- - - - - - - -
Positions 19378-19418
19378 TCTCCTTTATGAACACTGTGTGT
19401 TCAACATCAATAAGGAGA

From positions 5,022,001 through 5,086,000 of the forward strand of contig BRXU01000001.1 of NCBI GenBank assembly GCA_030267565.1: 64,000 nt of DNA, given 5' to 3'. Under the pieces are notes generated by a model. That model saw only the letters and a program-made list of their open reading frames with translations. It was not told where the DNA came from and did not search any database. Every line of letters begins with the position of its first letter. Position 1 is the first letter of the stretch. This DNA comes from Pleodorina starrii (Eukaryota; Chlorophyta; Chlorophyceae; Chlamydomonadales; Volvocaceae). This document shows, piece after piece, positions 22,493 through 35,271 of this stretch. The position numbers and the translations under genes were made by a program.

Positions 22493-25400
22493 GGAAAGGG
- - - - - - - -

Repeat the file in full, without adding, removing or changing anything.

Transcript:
Positions 19378-19418
19378 TCTCCTTTATGAACACTGTGTGT
19401 TCAACATCAATAAGGAGA

From positions 5,022,001 through 5,086,000 of the forward strand of contig BRXU01000001.1 of NCBI GenBank assembly GCA_030267565.1: 64,000 nt of DNA, given 5' to 3'. Under the pieces are notes generated by a model. That model saw only the letters and a program-made list of their open reading frames with translations. It was not told where the DNA came from and did not search any database. Every line of letters begins with the position of its first letter. Position 1 is the first letter of the stretch. This DNA comes from Pleodorina starrii (Eukaryota; Chlorophyta; Chlorophyceae; Chlamydomonadales; Volvocaceae). This document shows, piece after piece, positions 22,493 through 35,271 of this stretch. The position numbers and the translations under genes were made by a program.

Positions 22493-25400
22493 GGAAAGGG